Earth Girls’ debut in early 2014 stood up as one of the best things to happen in the Chicago punk scene by the end of the year. This of course was helped by the rapid turnaround between their debut demo release in February and their first official EP (Wrong Side of History) in June. While it’s unfair, it almost seemed disappointing to have to wait over a year for another release from the three-piece. Earth Girls’ latest work, Someone I’d Like to Know, is a four-song 7″ that was originally released last year as a cassette.
But the problem with Someone I’d Like to Know is immediately clear: You’re sure you’ve heard these songs before. Not that Earth Girls sounds too much like any of their predecessors, but there comes a point when a band needs to evolve its own sound and the Chicago punk band isn’t showing signs of it. It’s fair to say that what’s broke doesn’t need fixing, but it’s also arguable that when a band’s sound doesn’t show signs of growth from record to record, it can get boring.
There are a few points on Someone I’d Like to Know where Earth Girls begins this evolution. On “Room to Breathe,” the band closes out the track with an instrumental run that escapes the vocal-centric sound the band has become familiar with. It’s rare to hear Earth Girls stray too far from the comfort of Panella’s excellently written melodies – and for good reason. No one’s listening to an Earth Girls record for the power chords. They’re listening to Panella’s voice weave hook after hook while the instruments simply provide an appropriate backdrop. But when the third track goes nearly a minute and a half (more than half the track) without Panella’s voice, it feels like a parent letting go of their child’s bike and watching them coast along on their own for the first time. And to your pleasure, Earth Girls doesn’t crash. A quick guitar riff keeps your hooked while the dynamic teases a build up underneath until the song abruptly ends.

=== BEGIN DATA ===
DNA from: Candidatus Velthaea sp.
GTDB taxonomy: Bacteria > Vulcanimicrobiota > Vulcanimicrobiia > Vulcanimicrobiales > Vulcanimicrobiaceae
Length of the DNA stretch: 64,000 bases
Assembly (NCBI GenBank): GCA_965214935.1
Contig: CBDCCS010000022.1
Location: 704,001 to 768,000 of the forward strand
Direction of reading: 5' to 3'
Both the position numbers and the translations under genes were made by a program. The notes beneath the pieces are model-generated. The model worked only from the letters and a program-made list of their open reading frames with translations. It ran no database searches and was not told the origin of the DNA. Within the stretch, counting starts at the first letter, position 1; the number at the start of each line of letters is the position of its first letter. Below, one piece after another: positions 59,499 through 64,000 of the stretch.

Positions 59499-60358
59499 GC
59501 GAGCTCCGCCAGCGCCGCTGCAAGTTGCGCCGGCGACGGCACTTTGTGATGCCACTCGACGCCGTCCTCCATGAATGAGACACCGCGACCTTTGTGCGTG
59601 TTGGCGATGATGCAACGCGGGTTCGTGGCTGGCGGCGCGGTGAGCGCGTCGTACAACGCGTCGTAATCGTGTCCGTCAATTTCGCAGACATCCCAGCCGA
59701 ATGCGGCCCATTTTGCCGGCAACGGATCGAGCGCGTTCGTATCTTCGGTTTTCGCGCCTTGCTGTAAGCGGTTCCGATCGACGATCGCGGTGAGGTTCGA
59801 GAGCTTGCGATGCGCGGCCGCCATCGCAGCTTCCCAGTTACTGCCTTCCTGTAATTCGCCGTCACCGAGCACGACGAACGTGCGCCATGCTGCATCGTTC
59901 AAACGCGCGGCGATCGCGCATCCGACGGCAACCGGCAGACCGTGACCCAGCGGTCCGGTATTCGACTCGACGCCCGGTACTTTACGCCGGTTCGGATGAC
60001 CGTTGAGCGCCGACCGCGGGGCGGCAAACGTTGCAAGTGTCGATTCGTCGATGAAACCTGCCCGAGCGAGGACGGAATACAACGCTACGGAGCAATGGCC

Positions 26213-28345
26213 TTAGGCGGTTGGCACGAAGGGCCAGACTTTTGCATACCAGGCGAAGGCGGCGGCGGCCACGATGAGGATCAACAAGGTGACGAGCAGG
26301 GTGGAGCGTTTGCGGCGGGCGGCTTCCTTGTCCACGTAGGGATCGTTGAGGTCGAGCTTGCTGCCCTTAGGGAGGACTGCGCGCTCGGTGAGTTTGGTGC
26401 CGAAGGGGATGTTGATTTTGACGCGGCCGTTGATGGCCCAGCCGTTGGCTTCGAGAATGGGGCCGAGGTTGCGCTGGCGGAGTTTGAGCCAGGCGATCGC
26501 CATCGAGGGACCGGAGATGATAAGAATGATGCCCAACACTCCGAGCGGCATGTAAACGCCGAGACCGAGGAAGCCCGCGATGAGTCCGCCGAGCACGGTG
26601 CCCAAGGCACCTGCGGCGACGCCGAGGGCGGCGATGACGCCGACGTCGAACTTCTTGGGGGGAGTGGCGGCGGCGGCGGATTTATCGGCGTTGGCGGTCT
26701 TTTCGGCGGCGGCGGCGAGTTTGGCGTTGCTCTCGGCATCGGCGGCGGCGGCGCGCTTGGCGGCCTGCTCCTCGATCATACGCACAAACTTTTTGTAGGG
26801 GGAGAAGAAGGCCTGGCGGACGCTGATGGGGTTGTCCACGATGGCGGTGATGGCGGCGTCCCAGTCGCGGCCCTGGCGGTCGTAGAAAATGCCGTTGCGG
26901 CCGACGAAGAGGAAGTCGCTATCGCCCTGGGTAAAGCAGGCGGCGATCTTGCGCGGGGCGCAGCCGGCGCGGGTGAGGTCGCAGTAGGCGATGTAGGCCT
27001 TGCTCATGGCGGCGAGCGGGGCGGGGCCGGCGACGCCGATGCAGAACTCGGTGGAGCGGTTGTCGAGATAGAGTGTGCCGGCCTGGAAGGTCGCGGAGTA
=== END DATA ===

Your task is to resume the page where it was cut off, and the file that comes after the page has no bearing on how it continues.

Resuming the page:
Panella’s own vocals even escape themselves at a point on the 7″. The frontwoman expands her melodic repertoire on the title track, “Someone I’d Like to Know.” Instead of quickly spitting out lines and ending the melody by holding out the final note until the track bleeds from verse to chorus and back again, Panella adds pop dynamics and bends her voice at points, even utilizing it as an instrument when she adds ooo’s and aaa’s in moments where the guitars typically take over in an Earth Girls track.
There’s no denying this release is worth listening to quite a few times. Hell, if you loved the last two Earth Girls releases, you should order a copy as soon as it’s available because this will fill the void of having gone over a year without a new Panella vocal hook. But if you’re looking for a certain level of growth from a band that’s clearly etched out its sound, Someone I’d Like to Know might just fall short.